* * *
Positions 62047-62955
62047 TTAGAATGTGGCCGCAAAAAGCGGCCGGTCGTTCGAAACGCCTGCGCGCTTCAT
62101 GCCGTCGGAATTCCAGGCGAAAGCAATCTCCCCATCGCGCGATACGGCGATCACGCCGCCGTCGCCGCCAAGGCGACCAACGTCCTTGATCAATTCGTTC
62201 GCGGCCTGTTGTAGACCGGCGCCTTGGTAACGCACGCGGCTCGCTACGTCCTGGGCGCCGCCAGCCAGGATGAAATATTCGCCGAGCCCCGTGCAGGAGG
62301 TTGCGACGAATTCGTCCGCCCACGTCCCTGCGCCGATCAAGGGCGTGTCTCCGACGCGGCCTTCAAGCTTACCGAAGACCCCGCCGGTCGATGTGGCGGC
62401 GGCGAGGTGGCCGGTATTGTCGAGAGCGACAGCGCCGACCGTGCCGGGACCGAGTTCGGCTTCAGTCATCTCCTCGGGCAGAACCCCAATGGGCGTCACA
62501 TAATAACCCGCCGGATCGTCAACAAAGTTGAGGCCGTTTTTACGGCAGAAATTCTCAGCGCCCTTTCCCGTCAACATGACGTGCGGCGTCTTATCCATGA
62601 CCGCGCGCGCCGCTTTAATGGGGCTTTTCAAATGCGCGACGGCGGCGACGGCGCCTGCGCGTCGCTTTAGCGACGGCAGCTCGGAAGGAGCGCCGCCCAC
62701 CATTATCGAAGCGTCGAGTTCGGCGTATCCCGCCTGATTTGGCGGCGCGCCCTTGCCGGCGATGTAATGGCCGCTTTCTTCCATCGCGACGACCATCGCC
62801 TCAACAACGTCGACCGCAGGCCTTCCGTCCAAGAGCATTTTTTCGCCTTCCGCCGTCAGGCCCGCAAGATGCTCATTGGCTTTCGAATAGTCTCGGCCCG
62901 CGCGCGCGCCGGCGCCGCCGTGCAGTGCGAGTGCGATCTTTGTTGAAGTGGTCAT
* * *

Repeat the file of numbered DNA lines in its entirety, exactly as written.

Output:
Positions 62047-62955
62047 TTAGAATGTGGCCGCAAAAAGCGGCCGGTCGTTCGAAACGCCTGCGCGCTTCAT
62101 GCCGTCGGAATTCCAGGCGAAAGCAATCTCCCCATCGCGCGATACGGCGATCACGCCGCCGTCGCCGCCAAGGCGACCAACGTCCTTGATCAATTCGTTC
62201 GCGGCCTGTTGTAGACCGGCGCCTTGGTAACGCACGCGGCTCGCTACGTCCTGGGCGCCGCCAGCCAGGATGAAATATTCGCCGAGCCCCGTGCAGGAGG
62301 TTGCGACGAATTCGTCCGCCCACGTCCCTGCGCCGATCAAGGGCGTGTCTCCGACGCGGCCTTCAAGCTTACCGAAGACCCCGCCGGTCGATGTGGCGGC
62401 GGCGAGGTGGCCGGTATTGTCGAGAGCGACAGCGCCGACCGTGCCGGGACCGAGTTCGGCTTCAGTCATCTCCTCGGGCAGAACCCCAATGGGCGTCACA
62501 TAATAACCCGCCGGATCGTCAACAAAGTTGAGGCCGTTTTTACGGCAGAAATTCTCAGCGCCCTTTCCCGTCAACATGACGTGCGGCGTCTTATCCATGA
62601 CCGCGCGCGCCGCTTTAATGGGGCTTTTCAAATGCGCGACGGCGGCGACGGCGCCTGCGCGTCGCTTTAGCGACGGCAGCTCGGAAGGAGCGCCGCCCAC
62701 CATTATCGAAGCGTCGAGTTCGGCGTATCCCGCCTGATTTGGCGGCGCGCCCTTGCCGGCGATGTAATGGCCGCTTTCTTCCATCGCGACGACCATCGCC
62801 TCAACAACGTCGACCGCAGGCCTTCCGTCCAAGAGCATTTTTTCGCCTTCCGCCGTCAGGCCCGCAAGATGCTCATTGGCTTTCGAATAGTCTCGGCCCG
62901 CGCGCGCGCCGGCGCCGCCGTGCAGTGCGAGTGCGATCTTTGTTGAAGTGGTCAT